|Waiting for College News|
You've applied. You've updated colleges on how you're doing, and let them know that you remain interested. You've had alumni interviews with the colleges that offer that opportunity. You've made sure that your applications at each college are complete. Now what? Well, you need to let the process take its course. If you have presented yourself well, and taken the steps we've discussed in recent months, then it's time to be a high school senior and wait for admissions results.
Most colleges send regular decision notifications between the middle and end of March. That is true if you applied regular decision, or were deferred from an early application plan. Exceptions to this rule include those colleges that utilize a Rolling Admissions plan, or applications made under a second round Early Decision plan. In the former case, you would hear anytime, once your application is complete and the college has had one or up to ten to twelve weeks to review your application. An EDII notification usually occurs in mid- to late-February.
College acceptances come in many forms these days, including emails, alerts posted on password-protected college websites, phone calls, and, of course, the old-fashioned "fat envelopes". Some colleges send early notification of an upcoming admissions offer to some of their candidates in the form of "likely letters/emails". One discussion you should have as a family is who gets to open what emails and letters, and under what circumstances. Parents should be aware that each student prefers different levels of privacy and independence here. Some will openly share the moment of truth at the kitchen table, while others prefer opening an email or envelope in the privacy of their own room. Students, make it clear to your parents what you prefer. We have had students at boarding school who have allowed parents to open envelopes for them, sometimes while they were on the phone together. In other cases, students are quite adamant about being able to handle this on their own.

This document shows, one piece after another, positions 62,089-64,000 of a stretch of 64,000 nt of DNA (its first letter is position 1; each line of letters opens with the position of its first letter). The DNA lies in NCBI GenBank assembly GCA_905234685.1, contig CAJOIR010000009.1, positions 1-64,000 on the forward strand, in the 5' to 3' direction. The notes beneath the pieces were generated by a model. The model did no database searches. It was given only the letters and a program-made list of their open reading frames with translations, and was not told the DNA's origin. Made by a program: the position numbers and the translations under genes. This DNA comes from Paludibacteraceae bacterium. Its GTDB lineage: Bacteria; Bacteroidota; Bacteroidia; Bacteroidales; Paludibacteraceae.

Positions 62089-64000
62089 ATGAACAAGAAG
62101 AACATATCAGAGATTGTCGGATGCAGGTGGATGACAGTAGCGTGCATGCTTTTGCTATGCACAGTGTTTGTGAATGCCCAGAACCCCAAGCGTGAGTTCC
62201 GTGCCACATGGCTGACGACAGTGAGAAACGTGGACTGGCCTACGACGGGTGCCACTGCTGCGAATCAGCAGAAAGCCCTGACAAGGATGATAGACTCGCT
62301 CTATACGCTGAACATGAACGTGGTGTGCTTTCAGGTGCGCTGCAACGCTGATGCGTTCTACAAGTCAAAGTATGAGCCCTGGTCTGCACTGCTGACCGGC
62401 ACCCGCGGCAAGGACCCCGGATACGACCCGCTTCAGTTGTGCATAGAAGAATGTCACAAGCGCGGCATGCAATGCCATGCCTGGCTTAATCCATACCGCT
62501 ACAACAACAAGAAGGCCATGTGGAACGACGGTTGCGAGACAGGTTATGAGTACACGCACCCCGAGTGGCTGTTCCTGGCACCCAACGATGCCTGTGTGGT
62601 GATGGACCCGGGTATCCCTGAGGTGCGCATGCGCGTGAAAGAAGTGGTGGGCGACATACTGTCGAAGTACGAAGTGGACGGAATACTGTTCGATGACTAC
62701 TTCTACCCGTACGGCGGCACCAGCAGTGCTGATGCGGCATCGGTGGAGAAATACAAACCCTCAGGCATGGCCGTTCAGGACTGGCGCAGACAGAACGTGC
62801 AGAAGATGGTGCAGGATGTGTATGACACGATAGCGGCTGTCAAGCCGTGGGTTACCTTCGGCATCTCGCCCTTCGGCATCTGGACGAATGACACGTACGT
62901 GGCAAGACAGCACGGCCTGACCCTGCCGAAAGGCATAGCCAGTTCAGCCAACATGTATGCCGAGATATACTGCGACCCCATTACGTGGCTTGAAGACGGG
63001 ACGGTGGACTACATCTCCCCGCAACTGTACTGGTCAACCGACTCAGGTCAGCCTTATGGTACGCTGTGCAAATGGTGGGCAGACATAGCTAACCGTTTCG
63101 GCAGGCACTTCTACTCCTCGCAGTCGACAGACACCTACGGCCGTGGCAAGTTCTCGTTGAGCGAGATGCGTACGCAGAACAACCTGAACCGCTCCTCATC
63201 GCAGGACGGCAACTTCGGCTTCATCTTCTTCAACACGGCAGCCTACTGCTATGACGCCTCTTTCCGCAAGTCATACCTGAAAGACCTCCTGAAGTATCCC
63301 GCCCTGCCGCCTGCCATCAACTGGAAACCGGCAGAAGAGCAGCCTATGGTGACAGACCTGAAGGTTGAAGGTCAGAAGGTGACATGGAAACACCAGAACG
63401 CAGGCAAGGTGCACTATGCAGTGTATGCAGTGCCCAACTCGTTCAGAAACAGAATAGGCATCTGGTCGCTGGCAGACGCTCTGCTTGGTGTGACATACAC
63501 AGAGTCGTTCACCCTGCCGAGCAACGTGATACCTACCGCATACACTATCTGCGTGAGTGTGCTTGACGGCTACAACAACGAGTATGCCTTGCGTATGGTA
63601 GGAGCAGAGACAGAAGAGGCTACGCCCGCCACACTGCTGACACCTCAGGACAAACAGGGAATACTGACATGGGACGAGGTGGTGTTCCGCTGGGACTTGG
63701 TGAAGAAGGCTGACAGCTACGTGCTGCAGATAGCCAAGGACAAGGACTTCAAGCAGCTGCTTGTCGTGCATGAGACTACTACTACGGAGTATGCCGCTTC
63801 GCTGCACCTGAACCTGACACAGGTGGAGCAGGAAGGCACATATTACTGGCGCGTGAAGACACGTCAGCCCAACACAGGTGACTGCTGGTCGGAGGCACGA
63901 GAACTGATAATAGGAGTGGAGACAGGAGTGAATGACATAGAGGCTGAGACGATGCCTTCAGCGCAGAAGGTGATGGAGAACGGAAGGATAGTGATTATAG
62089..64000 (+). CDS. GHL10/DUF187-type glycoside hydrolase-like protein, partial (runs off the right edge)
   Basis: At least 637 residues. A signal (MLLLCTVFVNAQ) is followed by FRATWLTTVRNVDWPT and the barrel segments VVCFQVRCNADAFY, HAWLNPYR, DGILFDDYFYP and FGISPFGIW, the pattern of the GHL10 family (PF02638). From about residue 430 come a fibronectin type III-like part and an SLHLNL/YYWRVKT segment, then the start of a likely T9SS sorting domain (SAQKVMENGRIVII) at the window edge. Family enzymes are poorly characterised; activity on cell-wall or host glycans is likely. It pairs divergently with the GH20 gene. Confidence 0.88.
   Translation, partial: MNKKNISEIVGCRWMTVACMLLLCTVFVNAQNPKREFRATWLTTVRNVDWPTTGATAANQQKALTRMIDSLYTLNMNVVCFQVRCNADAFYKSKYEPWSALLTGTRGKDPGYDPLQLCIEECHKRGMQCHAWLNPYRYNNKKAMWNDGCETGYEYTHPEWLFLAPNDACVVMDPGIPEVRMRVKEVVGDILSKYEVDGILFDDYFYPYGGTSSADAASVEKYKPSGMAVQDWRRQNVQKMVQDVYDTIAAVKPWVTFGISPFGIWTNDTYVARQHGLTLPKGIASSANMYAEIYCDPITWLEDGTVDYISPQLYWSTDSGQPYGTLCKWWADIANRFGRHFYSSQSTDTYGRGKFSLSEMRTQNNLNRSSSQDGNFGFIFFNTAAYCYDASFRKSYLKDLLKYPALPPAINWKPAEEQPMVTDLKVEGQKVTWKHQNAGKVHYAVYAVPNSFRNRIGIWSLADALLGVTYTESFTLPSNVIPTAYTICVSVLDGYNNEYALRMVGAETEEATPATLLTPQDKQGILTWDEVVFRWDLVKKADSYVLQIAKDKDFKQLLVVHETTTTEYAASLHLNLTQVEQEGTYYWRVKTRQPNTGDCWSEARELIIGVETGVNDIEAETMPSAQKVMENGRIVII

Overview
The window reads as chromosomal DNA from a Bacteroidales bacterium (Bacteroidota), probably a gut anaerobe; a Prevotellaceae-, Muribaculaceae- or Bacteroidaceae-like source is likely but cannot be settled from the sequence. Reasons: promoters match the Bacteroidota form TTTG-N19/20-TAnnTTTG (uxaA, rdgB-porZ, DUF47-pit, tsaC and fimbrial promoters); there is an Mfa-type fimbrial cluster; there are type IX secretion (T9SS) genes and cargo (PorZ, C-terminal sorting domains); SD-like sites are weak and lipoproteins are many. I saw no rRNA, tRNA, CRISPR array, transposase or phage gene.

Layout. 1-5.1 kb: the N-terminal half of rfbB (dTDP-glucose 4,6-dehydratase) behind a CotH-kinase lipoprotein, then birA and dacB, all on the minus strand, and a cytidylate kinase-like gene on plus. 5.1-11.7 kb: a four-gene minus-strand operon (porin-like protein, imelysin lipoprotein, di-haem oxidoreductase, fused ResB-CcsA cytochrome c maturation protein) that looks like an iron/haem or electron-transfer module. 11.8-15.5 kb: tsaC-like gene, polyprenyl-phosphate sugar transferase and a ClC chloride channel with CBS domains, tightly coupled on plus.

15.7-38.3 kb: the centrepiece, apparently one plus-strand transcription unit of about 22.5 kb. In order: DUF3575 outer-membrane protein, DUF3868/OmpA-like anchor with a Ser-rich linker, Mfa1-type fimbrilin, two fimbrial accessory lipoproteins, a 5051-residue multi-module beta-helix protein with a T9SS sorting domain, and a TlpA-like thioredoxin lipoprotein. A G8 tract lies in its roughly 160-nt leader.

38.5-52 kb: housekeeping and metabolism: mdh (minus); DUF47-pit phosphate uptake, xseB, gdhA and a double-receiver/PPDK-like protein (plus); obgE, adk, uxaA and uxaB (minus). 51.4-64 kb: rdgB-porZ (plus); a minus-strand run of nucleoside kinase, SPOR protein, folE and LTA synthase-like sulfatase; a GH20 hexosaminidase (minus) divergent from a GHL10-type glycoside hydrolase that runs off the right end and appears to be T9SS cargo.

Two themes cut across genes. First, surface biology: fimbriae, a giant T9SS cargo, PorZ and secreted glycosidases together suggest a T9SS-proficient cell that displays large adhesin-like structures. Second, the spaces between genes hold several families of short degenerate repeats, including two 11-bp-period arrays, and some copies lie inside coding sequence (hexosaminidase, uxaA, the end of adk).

As you await college results, begin to plan out prospective re-visits, or in some cases, first visits to colleges that might admit you. You can continue your research into each college's programs and consider questions you have, preferences among different schools, and which you would likely visit over others. Examine colleges costs and begin to set up a decision process for comparing financial aid and scholarship offers. Make sure you apply for aid if you need it (it's not too late!) and check that current aid applications are complete. If you need to explain any extenuating circumstances regarding your family's ability to pay for college, now is the time to write a letter directly to the financial aid offices of each college to which you applied.
From the above, it should be clear that we strongly advocate visiting colleges that have admitted you in order to best inform your final decision. That includes a situation where you have been admitted to only one college, or to a college that has long been your "dream school". Now is when you should take the extra time and make a careful, comparative decision. Get on campus, either during one of the college's special revisiting days, or on your own schedule. Thus, you should plan to keep one or more weeks in April free from commitments in order to plan revisits accordingly. Yes, that might mean giving up some or all of your spring vacation, but you will be happy you did when it comes to making a confident and considered decision prior to the May 1 common reply date.
Finally, we'd advise you to enjoy your senior winter and spring. Work hard, since grades do matter, especially if you are put on a waiting list (more to come in a future column on that subject). But spend some time thinking about how you'll make the most out of the remainder of your high school experience. There might be opportunities for you to take on leadership roles, mentor younger students, take on an independent study or special senior project, or try something you've never done. You might go out for a new sport, try out for a role in a theater production, perform in a talent show, or participate in a community service project. Not only will this make your final semester of high school more rewarding, but you'll also find yourself less stressed out about waiting for the conclusion of the college admissions process.